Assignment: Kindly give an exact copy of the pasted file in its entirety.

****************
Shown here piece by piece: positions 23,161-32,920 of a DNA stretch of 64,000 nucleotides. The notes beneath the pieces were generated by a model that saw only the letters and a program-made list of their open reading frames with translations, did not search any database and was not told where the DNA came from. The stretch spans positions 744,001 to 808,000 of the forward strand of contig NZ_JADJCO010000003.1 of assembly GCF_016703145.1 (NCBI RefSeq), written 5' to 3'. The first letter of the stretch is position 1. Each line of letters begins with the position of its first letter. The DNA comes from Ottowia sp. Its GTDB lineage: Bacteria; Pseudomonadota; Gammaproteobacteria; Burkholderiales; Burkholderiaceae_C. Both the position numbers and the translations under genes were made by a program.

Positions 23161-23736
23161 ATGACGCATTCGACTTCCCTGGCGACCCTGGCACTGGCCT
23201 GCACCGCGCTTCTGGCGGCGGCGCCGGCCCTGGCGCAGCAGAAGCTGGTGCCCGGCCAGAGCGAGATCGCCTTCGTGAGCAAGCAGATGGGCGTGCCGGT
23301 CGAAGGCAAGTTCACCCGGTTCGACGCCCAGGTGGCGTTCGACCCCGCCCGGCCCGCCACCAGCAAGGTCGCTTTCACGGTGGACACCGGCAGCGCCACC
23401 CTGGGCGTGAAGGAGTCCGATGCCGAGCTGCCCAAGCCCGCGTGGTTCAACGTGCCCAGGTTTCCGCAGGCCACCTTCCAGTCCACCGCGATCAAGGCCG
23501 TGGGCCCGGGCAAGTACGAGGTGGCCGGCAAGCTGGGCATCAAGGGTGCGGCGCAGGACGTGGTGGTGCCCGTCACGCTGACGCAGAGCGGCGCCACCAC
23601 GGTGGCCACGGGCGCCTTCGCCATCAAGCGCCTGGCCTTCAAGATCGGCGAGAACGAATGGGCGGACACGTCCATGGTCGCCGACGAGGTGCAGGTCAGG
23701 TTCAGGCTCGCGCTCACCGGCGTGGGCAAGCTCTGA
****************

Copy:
Shown here piece by piece: positions 23,161-32,920 of a DNA stretch of 64,000 nucleotides. The notes beneath the pieces were generated by a model that saw only the letters and a program-made list of their open reading frames with translations, did not search any database and was not told where the DNA came from. The stretch spans positions 744,001 to 808,000 of the forward strand of contig NZ_JADJCO010000003.1 of assembly GCF_016703145.1 (NCBI RefSeq), written 5' to 3'. The first letter of the stretch is position 1. Each line of letters begins with the position of its first letter. The DNA comes from Ottowia sp. Its GTDB lineage: Bacteria; Pseudomonadota; Gammaproteobacteria; Burkholderiales; Burkholderiaceae_C. Both the position numbers and the translations under genes were made by a program.

Positions 23161-23736
23161 ATGACGCATTCGACTTCCCTGGCGACCCTGGCACTGGCCT
23201 GCACCGCGCTTCTGGCGGCGGCGCCGGCCCTGGCGCAGCAGAAGCTGGTGCCCGGCCAGAGCGAGATCGCCTTCGTGAGCAAGCAGATGGGCGTGCCGGT
23301 CGAAGGCAAGTTCACCCGGTTCGACGCCCAGGTGGCGTTCGACCCCGCCCGGCCCGCCACCAGCAAGGTCGCTTTCACGGTGGACACCGGCAGCGCCACC
23401 CTGGGCGTGAAGGAGTCCGATGCCGAGCTGCCCAAGCCCGCGTGGTTCAACGTGCCCAGGTTTCCGCAGGCCACCTTCCAGTCCACCGCGATCAAGGCCG
23501 TGGGCCCGGGCAAGTACGAGGTGGCCGGCAAGCTGGGCATCAAGGGTGCGGCGCAGGACGTGGTGGTGCCCGTCACGCTGACGCAGAGCGGCGCCACCAC
23601 GGTGGCCACGGGCGCCTTCGCCATCAAGCGCCTGGCCTTCAAGATCGGCGAGAACGAATGGGCGGACACGTCCATGGTCGCCGACGAGGTGCAGGTCAGG
23701 TTCAGGCTCGCGCTCACCGGCGTGGGCAAGCTCTGA